20The Sign of Leser-Trelat Eruptive seborrheic keratoses or rapid growth or inflammation of existing lesionsUnusually AN is also presentCourtesy of Neil Fenske
21Tripe Palms AN-like lesions of the palms Majority of patients do not have ANWith AN – GI cancer is more commonWithout AN – lung cancer is associatedCourtesy of Bruce Thiers, MD
22Evaluation Acanthosis Nigricans GI & GU endoscopy and radiographs Leser-Trelat Same as ANTripe palms Same as AN in patient with AN,but CXR, cytology and possiblybronchoscopy for patientswithout AN
23Acute Febrile Neutrophilic Dermatosis (Sweet’s Syndrome) Skin lesions often mimic an infection – cellulitis with classic AFND or impetigo/ecthyma with atypical PG-like lesionsFeverLeukocytosisPolyarthritis
24Malignancy-associated AFND Less frequent arthritis or conjunctivitisMore frequent anemia & thrombocytopeniaAssociations:Myeloid preleukemia and leukemiaMyelomaHairy cell leukemiaLymphomaSolid tumors
25Atypical Pyoderma Gangrenosum Superficial erosive lesionsFrequently on the dorsal hands or faceBullous Blue-Gray marginOverlapping features with Sweet’s syndromeStrong association with hematologic malignancies and pre-malignant conditions
26Pyoderma Gangrenosum and Cancer Classic lesions of Pyoderma gangrenosum are rarely associated with malignancyIgA paraproteinemia and occasionally IgA myeloma have been reported with PGIndividual cases of PG with solid tumors have been reported
27Evaluation of Patients with Neutrophilic Dermatoses Sweet’s syndrome – CBCAtypical PG – CBC and possibly SPEPPG - SPEP
28Glucagonoma Syndrome Necrolytic migratory erythema Other Features Periorificial and intertriginousErythema, scaling, blisters and erosionsOther FeaturesAngular cheilitis, glossitis, weight loss, depression, diarrheaAnemia, glucose intolerance
29Glucagonoma Syndrome Caused by Alpha-cell tumor of the pancreas Differential diagnosisSeborrhea, Candidiasis, IntertrigoAcrodermatitis enteropathica, Zinc deficiency, Hepatic diseaseEvaluation – Glucagon levels, Scans or angiographyTreatment – Removal of the tumor or chemotherapyRecently octreotide use has been associated with improvement of symptoms, however, it does not inhibit tumor growth
30Paget’s DiseaseErythematous, eczematous patch or plaque of the nipple and surrounding skinDifferential diagnosisEczemaPsoriasisContiguous ductal adenocarcinomaAxillary metastases are common
31Extramammary Paget’s Disease Scaly, erythematous to eczematous patch or plaque in the perineal or perianal areaUnderlying malignancy in the GU or GI tract in about 40-50% of the patients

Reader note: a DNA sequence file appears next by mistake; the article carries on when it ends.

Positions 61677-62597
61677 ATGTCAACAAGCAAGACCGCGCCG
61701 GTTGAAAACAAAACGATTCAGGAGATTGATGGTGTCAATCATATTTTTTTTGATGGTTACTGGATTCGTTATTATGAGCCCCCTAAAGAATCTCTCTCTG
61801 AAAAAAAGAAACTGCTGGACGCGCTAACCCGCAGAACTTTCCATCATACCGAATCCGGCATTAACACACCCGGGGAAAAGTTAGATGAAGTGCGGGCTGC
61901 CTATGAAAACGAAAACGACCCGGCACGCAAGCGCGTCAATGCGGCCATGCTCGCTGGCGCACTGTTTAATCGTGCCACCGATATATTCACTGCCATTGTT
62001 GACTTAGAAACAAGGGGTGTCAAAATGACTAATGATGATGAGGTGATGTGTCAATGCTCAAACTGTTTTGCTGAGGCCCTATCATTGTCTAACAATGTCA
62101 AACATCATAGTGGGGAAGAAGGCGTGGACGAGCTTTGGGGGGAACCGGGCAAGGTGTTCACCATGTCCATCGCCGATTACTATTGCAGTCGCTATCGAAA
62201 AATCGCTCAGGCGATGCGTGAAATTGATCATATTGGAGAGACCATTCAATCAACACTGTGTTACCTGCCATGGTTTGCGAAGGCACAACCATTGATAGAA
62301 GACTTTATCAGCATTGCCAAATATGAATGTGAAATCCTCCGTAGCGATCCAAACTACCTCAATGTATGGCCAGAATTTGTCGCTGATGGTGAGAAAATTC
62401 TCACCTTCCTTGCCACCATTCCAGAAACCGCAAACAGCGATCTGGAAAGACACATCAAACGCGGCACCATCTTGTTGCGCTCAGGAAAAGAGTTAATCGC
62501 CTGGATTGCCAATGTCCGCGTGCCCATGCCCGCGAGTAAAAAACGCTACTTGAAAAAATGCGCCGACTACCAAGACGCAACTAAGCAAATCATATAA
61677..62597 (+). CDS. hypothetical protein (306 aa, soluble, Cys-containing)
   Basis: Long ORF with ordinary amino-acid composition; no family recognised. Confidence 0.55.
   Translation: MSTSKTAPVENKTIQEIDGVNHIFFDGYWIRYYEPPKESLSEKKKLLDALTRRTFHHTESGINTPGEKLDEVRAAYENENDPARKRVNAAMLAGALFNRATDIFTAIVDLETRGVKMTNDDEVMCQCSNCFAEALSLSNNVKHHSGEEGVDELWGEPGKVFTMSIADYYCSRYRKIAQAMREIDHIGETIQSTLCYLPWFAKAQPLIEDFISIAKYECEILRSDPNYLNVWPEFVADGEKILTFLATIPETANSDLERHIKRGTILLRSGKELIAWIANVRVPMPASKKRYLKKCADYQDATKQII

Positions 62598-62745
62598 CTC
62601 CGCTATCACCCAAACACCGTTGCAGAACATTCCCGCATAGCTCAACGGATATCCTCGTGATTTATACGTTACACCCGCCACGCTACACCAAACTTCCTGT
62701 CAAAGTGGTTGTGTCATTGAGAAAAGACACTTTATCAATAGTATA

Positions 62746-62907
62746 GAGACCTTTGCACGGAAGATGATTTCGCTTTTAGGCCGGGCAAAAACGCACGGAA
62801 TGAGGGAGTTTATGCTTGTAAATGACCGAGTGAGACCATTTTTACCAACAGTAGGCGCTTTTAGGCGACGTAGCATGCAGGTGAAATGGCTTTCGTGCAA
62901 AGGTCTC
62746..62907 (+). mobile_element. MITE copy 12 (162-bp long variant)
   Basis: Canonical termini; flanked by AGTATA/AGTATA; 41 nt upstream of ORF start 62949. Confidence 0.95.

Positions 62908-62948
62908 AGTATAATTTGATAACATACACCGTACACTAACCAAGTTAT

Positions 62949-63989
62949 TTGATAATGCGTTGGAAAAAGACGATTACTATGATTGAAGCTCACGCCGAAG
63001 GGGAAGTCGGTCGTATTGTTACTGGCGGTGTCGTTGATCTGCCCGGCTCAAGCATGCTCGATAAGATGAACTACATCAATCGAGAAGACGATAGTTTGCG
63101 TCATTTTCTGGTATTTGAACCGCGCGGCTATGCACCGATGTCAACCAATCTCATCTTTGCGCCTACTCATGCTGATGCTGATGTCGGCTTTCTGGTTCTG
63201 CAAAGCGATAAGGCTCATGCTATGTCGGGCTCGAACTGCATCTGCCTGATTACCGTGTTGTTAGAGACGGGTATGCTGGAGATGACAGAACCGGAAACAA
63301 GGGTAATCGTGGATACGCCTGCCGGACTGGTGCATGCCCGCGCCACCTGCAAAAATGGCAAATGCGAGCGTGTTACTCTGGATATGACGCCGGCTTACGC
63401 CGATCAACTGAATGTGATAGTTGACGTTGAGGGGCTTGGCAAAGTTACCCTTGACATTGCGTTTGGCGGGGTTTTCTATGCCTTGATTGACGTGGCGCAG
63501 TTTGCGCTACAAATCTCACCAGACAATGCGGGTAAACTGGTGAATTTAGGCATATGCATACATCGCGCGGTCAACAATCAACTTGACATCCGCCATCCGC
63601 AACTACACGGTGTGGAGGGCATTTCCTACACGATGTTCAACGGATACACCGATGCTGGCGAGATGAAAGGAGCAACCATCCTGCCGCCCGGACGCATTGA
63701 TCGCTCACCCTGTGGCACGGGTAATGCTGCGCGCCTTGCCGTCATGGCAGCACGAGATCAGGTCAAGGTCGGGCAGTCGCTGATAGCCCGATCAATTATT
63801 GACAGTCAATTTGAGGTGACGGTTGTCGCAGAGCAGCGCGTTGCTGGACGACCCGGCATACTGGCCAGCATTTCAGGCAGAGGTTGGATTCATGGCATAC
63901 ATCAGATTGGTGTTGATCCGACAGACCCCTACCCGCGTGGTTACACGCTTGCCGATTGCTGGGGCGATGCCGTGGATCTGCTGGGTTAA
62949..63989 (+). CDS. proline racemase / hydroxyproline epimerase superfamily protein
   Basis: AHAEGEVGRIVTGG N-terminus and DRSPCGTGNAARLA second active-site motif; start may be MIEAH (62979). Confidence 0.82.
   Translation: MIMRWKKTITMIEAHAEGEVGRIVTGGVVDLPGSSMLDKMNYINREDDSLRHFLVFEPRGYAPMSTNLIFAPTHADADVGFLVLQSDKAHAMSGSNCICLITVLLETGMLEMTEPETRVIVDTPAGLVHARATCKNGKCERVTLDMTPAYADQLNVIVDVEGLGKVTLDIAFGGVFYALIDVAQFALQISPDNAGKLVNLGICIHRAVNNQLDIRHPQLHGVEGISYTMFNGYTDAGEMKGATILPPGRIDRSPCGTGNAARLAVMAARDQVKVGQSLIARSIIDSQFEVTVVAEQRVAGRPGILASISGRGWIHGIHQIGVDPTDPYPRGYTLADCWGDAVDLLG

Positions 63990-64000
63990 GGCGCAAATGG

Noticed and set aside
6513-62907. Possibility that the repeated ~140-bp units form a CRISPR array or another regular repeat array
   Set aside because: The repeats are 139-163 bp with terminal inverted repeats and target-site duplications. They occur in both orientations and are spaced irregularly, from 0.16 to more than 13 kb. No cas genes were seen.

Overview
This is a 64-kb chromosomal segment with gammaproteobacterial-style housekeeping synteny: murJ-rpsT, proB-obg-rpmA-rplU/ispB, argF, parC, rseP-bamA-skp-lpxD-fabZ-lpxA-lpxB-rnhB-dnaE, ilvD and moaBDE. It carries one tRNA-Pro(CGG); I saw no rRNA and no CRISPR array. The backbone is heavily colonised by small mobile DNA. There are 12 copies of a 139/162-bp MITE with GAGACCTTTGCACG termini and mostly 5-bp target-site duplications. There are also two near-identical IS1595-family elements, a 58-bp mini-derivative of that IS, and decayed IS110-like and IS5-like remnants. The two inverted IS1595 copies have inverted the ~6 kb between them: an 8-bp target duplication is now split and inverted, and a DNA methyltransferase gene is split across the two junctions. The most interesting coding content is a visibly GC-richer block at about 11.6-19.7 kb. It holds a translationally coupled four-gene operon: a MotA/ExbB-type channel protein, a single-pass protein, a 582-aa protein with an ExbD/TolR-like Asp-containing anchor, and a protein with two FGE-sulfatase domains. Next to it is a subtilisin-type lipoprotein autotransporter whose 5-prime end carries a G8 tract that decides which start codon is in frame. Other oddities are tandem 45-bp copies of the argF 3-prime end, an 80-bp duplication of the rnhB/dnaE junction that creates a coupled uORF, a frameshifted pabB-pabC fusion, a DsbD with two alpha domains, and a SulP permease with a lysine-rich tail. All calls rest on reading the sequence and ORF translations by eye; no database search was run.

33DM and Cancer – Scandinavian Studies NEJM 1992; 326: Population-based studyPM – slight increase in cancer, explained by ‘diagnostic' suspicion biasDM – Statistically significant increase, greater with advancing ageOverrepresentation of ovarian cancerNo effects from DM therapy
34DM and Cancer – Scandinavian Studies Cancer Causes and Control 1995; 6: 9-13Danish study demonstrated that the risk was greatest in the first 2 years following the onset of diseaseBy the 3rd year the frequency of cancer had returned to baselineArthritis & Rheum 1999; 42: S298Overrepresentation of ovarian, lung and pancreatic cancer.
36Malignancy Evaluation for the Patient with Dermatomyositis Careful history and physical examinationRoutine labs – CBC, U/A, CMP, CXR, stool hematestChest X-ray, CT of Chest and abdomen, stool hematest – all patientsMammogram, pelvic ultrasound and or CT of the pelvis in womenRepeat annual for three yearsAge-related evaluation after 3 years from onsetYoung patients evaluation is different than older adults
37Bowen’s DiseaseErythematous, scaly plaque, often with an undulating borderIn 1959 linked to cancerIn the 1960s – felt that when it occurred on “non-exposed” surfaces the chance of malignancy was higher
38Bowen’s Disease1991 – population-based study disproved the associationJAMA 1991; 266: 816-9
39Gardner’s Syndrome (MIM 175100) Autosomal dominant – APC (adenomatous polyposis coli) gene on 5q21-q22The gene product regulates b-catenin, an adherens junction protein involved in cell migration and cell cycle controlEpidermoid cysts, desmoid tumorsCongenital hypertrophy of the retina is commonAdenomatous polyps with a high chance of cancer – approaching 100%
40Gardner’s syndromeAnnual colonoscopy should begin at puberty for patients and family members who have not had genetic testingConsider prophylactic colectomyConsider genetic testing in first degree relatives along with careful skin examination for subtle changes
41Peutz-Jeghers Syndrome (MIM 175200) Autosomal dominant – STK11/LKB1 gene on 19p13.3This gene is a tumor suppressor gene encoding for serine/threonine kinase that affects cell cycle progressionPigmented labial macules, may also affect the acral skinHamartomatous polyps13% have GI cancer, 10-40% have other solid tumors
42Peutz-Jeghers Syndrome GI endoscopy every 2 years with removal of large polypsRegular breast and gynecologic examination for women
43Cowden’s Disease Multiple hamartoma syndrome Autosomal dominant – PTEN/MMAC1 gene on 10q22-23 (MIM )This gene encodes a tyrosine phosphatase protein that regulates cell proliferationFacial trichilemmomas, acral keratoses, mucosal papillomas (HPV may be present in these lesions)Fibrocystic breast disease is present in nearly all women22% of women have breast cancer, often bilateral
44Cowden’s Disease Multiple hamartoma syndrome - II Hamartomatous GI polyps are present in 1/3 to 2/3 of the patients62% - thyroid tumors, only 10% are malignantEndometrial cancer occurs in 5-10%Colon and lung cancers have also been reported